Peter Bil'ak is a designer, writer, type designer, and publisher based in the Netherlands. My introduction to Peter’s work was through Dot Dot Dot, the magazine he co-founded and published with Stuart Bailey in the early 2000s and in this episode, we talk about the origins of that magazine as well as his new publication, Works That Work. We also talk about how he started writing and how that influences his work as a designer, shifting designing criticism from the perspective of the maker to that of the user, and the general representation of design magazines.
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Jack Self is an architect and writer based in London. He recently founded The Real Foundation, an architecture practice and curatorial institute. The Foundation’s flagship publication, The Real Review is a quarterly magazine about architecture, material culture, and what it means to live today. In this conversation, Jack and Jarrett talk about his career as both architect and writer, the goals and ideas behind The Real Review, and the types of discourses they’d like to see around architecture and design. This episode originally aired July 26, 2017.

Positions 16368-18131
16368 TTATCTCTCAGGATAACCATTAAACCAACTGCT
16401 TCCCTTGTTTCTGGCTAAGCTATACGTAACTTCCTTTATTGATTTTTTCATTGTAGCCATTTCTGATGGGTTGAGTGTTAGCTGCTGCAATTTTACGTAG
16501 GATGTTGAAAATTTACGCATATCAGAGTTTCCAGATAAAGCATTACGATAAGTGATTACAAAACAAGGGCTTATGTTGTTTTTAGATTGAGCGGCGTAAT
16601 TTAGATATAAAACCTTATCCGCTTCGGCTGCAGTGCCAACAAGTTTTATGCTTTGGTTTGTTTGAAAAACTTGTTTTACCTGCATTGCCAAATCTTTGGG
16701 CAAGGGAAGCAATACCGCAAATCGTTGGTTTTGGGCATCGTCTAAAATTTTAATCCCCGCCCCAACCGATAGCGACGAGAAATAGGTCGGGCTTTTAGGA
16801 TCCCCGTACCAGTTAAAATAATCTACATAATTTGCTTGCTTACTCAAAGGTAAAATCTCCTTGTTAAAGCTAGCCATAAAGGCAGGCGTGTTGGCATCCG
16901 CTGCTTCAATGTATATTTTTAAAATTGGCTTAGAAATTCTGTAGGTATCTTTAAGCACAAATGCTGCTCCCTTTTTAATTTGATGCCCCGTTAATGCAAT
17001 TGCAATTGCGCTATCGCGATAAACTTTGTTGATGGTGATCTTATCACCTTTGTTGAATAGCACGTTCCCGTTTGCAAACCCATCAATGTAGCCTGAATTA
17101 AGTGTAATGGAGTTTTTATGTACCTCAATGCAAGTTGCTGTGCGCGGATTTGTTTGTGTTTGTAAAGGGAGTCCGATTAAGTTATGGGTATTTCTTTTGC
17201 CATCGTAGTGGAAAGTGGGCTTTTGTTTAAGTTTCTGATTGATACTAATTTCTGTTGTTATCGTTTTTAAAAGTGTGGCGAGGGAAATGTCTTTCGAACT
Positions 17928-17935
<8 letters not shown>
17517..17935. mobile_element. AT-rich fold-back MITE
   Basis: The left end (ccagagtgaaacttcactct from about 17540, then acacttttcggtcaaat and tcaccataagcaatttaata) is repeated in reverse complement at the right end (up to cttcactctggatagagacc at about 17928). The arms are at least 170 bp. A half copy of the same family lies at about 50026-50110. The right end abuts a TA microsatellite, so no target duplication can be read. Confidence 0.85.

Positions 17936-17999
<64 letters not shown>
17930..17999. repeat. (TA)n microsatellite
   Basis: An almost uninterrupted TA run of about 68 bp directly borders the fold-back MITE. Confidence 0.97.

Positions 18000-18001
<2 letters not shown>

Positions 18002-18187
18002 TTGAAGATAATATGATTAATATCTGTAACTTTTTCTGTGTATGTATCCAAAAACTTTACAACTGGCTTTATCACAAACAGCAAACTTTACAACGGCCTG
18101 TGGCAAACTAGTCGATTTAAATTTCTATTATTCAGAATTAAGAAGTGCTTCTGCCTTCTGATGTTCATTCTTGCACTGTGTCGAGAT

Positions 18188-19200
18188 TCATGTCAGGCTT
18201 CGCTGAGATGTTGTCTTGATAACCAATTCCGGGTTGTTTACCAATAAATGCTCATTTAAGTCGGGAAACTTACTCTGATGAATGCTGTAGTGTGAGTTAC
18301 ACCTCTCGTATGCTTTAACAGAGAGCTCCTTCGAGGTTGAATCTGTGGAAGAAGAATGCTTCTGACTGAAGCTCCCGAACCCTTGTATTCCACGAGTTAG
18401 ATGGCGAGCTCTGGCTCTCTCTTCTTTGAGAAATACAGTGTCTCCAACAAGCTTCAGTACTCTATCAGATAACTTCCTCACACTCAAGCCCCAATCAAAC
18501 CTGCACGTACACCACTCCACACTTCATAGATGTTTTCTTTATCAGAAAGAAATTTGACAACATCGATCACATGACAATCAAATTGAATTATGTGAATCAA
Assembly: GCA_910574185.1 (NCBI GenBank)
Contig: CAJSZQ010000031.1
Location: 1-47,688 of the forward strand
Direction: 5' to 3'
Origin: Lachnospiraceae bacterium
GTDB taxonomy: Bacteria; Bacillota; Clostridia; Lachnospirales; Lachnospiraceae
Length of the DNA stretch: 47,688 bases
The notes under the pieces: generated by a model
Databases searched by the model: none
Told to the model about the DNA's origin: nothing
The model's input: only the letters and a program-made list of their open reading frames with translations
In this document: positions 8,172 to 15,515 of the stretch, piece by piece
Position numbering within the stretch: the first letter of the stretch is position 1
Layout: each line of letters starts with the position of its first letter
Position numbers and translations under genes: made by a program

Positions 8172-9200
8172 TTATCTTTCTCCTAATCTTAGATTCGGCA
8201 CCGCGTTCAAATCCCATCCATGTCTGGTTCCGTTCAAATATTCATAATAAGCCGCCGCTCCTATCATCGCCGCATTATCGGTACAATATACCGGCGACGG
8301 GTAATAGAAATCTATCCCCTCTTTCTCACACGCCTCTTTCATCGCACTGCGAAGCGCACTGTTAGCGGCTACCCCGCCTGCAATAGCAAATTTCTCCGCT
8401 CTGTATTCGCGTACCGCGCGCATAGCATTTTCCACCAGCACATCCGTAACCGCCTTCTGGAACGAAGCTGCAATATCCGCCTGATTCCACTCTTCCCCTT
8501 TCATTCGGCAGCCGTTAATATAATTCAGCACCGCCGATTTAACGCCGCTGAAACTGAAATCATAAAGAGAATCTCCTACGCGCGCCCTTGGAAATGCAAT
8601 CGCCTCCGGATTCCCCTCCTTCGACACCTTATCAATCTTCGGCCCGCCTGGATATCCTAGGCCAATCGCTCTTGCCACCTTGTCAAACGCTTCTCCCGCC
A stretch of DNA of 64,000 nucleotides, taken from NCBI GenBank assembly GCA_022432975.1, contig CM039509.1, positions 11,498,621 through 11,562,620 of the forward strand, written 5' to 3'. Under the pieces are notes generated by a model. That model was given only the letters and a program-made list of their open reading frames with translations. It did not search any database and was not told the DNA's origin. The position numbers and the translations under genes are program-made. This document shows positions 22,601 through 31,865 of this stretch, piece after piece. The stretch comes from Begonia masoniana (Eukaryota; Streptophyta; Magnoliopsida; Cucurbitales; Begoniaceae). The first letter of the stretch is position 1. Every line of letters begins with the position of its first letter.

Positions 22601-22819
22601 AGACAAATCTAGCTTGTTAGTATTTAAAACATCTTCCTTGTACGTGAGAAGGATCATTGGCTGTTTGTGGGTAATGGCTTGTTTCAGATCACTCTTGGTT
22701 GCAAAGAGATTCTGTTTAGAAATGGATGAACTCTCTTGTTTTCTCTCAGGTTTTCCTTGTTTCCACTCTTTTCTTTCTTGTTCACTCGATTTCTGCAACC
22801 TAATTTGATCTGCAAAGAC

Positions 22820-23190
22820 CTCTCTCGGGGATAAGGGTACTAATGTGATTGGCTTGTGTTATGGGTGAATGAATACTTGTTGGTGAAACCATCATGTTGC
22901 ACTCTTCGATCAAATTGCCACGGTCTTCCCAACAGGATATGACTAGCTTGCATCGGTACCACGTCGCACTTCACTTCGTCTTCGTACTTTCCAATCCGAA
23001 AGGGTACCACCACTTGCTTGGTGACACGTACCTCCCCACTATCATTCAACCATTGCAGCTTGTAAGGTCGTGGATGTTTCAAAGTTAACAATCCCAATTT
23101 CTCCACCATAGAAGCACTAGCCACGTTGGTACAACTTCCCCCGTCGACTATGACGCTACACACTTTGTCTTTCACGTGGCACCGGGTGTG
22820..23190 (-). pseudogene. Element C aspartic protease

Carl DiSalvo is an Associate Professor at the Georgia Institute of Technology where he holds dual appointments in the School of Interactive Computing and the School of Literature, Media, and Communication. His new book, Design as Democratic Inquiry is an exploration of ‘doing design otherwise’. In this conversation, Jarrett and Carl talk about the overlap of critical design and social design, what it means to design for democracy, and the role of writing in his work.
Liam Young is a speculative architect and director whose work spans design, fiction, and futures. He is cofounder of Tomorrows Thought Today, an urban futures think tank, and Unknown Fields, a nomadic research studio. He is also the director of the Masters in Fiction and Entertainment program at SCI Arc. His latest project is Planet City, a story of a fictional city for the entire population of earth. In this wide-ranging conversation, Jarrett and Liam talk about the elasticity of the term ‘architect’, the value of storytelling and fictions, and co-opting culture to find new audiences.